MB: I was a couple of years into making Lighthouse when I bought my place on the North Fork, so my lighthouse sonar was already activated and that must have irrevocably drawn me to the property. It’s a working lighthouse and at night the beam sweeps across swaths of trees and part of the house and at first it was a little spooky even for us. Now it feels more like a benevolent protective force field.

I try to pay attention to symbols and how certain leitmotifs appear and reappear in my life and dreams. They often function as guideposts, confirming that I’m on the right track, and if intentionally sought out they can invoke certain energies. The lighthouse is such a marker for me. When I came across a house next door to a real live lighthouse, there was no denying that I had found the perfect spot. From paranormal accounts to spiritual tracts and psychoanalysis, even politics, a point of light is among the most inspiring, stirring and potent symbols that exists. Or I could say, at the risk of appearing a complete cornball, in the words of Debbie Boone (accompanied by violins): “It lights up my life and gives me hope to carry on.”

AMA: You have a very busy month with The Lighthouse Project II: Visitation, opening March 1, 2011 at Affirmation Arts, plus Psyche and Smut Lives, opening March 4, 2011 at Salomon Contemporary. What’s next for you?

MB: Lighthouse travels to Galerie Caprice Horn in Berlin in April and I’m looking forward to seeing what kind of response my pictures receive there. As for Psyche and Smut, there have been rumblings about making this story of twin rival sisters into a coming-of-age book that incorporates a sound component for each image. And I am in the midst of fleshing out the last Lighthouse installment–where my young orphalines militarize their institutional uniforms and strike out once again into the wilds. This time to fight against the forces of evil, embodied by darkly seductive armored horsemen on back steeds.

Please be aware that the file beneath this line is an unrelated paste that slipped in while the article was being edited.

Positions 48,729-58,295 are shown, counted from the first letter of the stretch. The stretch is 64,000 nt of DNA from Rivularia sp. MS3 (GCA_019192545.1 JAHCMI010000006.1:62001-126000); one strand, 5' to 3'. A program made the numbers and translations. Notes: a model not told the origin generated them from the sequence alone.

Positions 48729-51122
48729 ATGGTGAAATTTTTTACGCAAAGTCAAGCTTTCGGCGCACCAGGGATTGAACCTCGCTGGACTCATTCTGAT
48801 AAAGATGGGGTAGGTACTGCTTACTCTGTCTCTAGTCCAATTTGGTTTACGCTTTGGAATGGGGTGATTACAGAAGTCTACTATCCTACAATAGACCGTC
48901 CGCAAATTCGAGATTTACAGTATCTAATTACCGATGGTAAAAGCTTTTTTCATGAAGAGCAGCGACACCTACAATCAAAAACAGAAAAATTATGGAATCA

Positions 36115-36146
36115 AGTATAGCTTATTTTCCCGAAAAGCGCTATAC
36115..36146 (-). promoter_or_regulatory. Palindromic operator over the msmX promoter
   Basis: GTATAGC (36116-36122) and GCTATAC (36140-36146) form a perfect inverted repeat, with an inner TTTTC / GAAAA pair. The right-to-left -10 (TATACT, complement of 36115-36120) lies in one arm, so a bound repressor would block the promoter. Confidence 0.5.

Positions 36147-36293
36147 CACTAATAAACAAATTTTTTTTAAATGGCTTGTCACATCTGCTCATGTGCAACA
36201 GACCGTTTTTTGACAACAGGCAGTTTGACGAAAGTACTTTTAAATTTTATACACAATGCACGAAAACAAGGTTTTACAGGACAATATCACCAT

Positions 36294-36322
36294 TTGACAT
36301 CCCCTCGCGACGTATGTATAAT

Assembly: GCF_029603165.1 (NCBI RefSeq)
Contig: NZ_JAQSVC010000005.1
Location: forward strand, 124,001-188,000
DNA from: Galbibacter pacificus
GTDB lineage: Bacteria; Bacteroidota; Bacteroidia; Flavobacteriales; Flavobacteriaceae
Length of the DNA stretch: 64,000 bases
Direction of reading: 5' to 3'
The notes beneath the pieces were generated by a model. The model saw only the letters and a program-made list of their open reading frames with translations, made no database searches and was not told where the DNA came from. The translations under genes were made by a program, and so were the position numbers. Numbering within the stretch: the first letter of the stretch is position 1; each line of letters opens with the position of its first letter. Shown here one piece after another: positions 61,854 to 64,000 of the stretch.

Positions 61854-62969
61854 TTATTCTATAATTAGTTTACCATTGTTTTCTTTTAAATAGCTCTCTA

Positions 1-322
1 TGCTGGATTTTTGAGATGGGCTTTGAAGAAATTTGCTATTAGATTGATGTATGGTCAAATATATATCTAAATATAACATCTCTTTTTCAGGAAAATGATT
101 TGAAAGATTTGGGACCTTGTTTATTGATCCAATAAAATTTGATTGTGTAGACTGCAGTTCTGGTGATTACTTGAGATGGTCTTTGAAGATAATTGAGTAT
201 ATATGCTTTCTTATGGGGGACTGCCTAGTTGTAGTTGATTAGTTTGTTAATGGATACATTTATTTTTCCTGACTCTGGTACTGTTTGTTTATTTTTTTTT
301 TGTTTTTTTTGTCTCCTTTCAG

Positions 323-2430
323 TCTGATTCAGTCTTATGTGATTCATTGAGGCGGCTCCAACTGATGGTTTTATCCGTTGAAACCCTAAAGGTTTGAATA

Meghan Boody is an artist based out of New York City and Long Island, working in both photography and sculpture.  One of her main artistic projects, The Lighthouse Project, takes place, as she explains: “in a 19th century anglo countryside where urchins and strays struggle to find their way. Theirs is a wild, unsettling world that splits off parallel versions of itself, a hope and the dashing of that hope, a balancing act that hovers between being lost and found. Using first lines of Victorian novels as titles, the narrative revolves around a young girl in an impossible situation who struggles to escape and dreams of rescue.  She ends up embarking on a character-forming quest that explores the mark of the human hand on the natural world and how nature affects the wanderer.  Here the prospect of metamorphosis crops up and the road forks and doubles back again and again.  Caught in the adolescent briar patch of uncertainty, the woman-child is caught in a labyrinth of choice, a netherworld of past and future, pushing blindly forward towards an altered state.”






Meghan Boody interviewed by Anita Marie Antonini

Written by Anita Marie Antonini

Art & Photography by Meghan Boody

Design by Marie Havens


Page 1/Cover:

“East o’ the Sun, West o’ the Moon” 2006, Fujiflex print, 50×70.5 inches, edition of 5, Courtesy & © Meghan Boody

Page 2:

“Night is generally my time for walking”, 2006, Fujiflex print, 50×70.5 inches, edition of 5, Courtesy & © Meghan Boody

Page 3:

“Guard! What place is this?” 2010, Fujiflex print, 50×70.5 inches, edition of 5, Courtesy & © Meghan Boody

Page 4:

“It was one of those exquisite days that come in winter, in which it seems no longer the dead body, but the lovely ghost of summer”, 2009, Fujiflex print, 50×70.5 inches, edition of 5, Courtesy & © Meghan Boody

Page 5:

(L) The Assisment of Smut, 2000, Lightjet print, 56×41 inches, edition of 5, Courtesy & © Meghan Boody

(R) Psyche Supernova, 2000, Lightjet print, 56×41 inches, edition of 5, Courtesy & © Meghan Boody